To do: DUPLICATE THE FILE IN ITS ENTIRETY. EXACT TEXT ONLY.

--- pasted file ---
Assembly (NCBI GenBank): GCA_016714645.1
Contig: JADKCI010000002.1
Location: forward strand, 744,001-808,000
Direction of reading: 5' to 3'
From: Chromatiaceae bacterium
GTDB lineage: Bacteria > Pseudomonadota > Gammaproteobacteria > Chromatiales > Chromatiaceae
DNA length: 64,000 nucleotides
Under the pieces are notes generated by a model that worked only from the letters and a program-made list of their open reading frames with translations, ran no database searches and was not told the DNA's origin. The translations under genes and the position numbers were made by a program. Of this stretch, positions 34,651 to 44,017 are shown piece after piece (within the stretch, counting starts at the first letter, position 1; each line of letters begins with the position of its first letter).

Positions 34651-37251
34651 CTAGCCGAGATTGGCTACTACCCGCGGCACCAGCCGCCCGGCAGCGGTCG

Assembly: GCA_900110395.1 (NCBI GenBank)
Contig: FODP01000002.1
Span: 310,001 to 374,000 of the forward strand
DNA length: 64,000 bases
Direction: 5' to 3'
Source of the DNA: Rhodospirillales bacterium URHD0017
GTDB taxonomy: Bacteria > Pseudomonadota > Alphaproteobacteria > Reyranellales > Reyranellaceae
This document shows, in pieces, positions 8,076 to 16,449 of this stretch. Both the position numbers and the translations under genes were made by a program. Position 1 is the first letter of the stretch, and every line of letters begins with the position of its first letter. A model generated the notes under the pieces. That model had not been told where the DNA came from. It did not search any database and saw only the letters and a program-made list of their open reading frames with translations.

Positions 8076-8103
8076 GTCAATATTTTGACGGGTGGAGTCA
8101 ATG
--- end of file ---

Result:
Assembly (NCBI GenBank): GCA_016714645.1
Contig: JADKCI010000002.1
Location: forward strand, 744,001-808,000
Direction of reading: 5' to 3'
From: Chromatiaceae bacterium
GTDB lineage: Bacteria > Pseudomonadota > Gammaproteobacteria > Chromatiales > Chromatiaceae
DNA length: 64,000 nucleotides
Under the pieces are notes generated by a model that worked only from the letters and a program-made list of their open reading frames with translations, ran no database searches and was not told the DNA's origin. The translations under genes and the position numbers were made by a program. Of this stretch, positions 34,651 to 44,017 are shown piece after piece (within the stretch, counting starts at the first letter, position 1; each line of letters begins with the position of its first letter).

Positions 34651-37251
34651 CTAGCCGAGATTGGCTACTACCCGCGGCACCAGCCGCCCGGCAGCGGTCG

Assembly: GCA_900110395.1 (NCBI GenBank)
Contig: FODP01000002.1
Span: 310,001 to 374,000 of the forward strand
DNA length: 64,000 bases
Direction: 5' to 3'
Source of the DNA: Rhodospirillales bacterium URHD0017
GTDB taxonomy: Bacteria > Pseudomonadota > Alphaproteobacteria > Reyranellales > Reyranellaceae
This document shows, in pieces, positions 8,076 to 16,449 of this stretch. Both the position numbers and the translations under genes were made by a program. Position 1 is the first letter of the stretch, and every line of letters begins with the position of its first letter. A model generated the notes under the pieces. That model had not been told where the DNA came from. It did not search any database and saw only the letters and a program-made list of their open reading frames with translations.

Positions 8076-8103
8076 GTCAATATTTTGACGGGTGGAGTCA
8101 ATG